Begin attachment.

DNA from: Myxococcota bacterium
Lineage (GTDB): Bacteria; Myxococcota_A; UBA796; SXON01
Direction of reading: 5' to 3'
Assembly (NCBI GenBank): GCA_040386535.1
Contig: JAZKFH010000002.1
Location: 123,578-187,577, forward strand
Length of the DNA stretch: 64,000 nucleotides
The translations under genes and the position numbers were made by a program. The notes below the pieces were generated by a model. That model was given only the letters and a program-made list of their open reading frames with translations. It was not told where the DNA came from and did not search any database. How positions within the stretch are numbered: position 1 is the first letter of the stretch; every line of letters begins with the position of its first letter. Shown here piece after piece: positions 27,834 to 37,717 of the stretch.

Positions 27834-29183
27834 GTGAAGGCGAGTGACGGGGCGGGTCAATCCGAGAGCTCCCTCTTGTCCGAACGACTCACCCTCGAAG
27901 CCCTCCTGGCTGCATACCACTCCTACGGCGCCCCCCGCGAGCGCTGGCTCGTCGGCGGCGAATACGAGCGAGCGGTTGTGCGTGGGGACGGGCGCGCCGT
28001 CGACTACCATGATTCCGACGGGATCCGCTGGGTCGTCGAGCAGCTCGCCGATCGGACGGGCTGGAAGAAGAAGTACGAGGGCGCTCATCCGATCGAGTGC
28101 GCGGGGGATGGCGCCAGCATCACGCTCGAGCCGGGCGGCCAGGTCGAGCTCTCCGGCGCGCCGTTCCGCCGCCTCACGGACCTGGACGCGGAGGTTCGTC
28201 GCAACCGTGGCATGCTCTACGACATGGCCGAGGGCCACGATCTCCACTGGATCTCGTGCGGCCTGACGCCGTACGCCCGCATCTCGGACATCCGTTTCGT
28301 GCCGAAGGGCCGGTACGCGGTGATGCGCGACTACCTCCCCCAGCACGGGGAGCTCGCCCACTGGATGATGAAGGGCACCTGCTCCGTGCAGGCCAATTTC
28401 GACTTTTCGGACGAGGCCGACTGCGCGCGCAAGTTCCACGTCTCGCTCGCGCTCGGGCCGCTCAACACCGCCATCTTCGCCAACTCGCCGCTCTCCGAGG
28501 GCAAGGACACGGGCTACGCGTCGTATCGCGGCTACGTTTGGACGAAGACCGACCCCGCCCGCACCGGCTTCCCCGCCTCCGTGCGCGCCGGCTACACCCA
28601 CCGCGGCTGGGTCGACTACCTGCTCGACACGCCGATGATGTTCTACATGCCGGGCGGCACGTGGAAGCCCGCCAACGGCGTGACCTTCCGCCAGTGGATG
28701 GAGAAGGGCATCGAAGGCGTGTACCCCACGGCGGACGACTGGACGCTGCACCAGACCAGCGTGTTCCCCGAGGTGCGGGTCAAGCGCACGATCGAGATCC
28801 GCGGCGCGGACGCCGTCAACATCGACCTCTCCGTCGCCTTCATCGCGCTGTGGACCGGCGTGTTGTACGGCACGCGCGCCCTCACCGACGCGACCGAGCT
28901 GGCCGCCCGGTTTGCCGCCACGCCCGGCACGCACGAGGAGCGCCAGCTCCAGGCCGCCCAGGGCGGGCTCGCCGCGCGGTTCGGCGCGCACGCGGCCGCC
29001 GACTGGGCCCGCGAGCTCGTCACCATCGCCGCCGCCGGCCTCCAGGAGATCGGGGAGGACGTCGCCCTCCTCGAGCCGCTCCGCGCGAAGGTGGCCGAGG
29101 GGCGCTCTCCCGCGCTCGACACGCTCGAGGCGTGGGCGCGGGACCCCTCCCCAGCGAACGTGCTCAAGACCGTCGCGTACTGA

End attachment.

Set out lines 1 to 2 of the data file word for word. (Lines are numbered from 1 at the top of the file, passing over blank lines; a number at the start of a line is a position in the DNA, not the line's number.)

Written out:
DNA from: Myxococcota bacterium
Lineage (GTDB): Bacteria; Myxococcota_A; UBA796; SXON01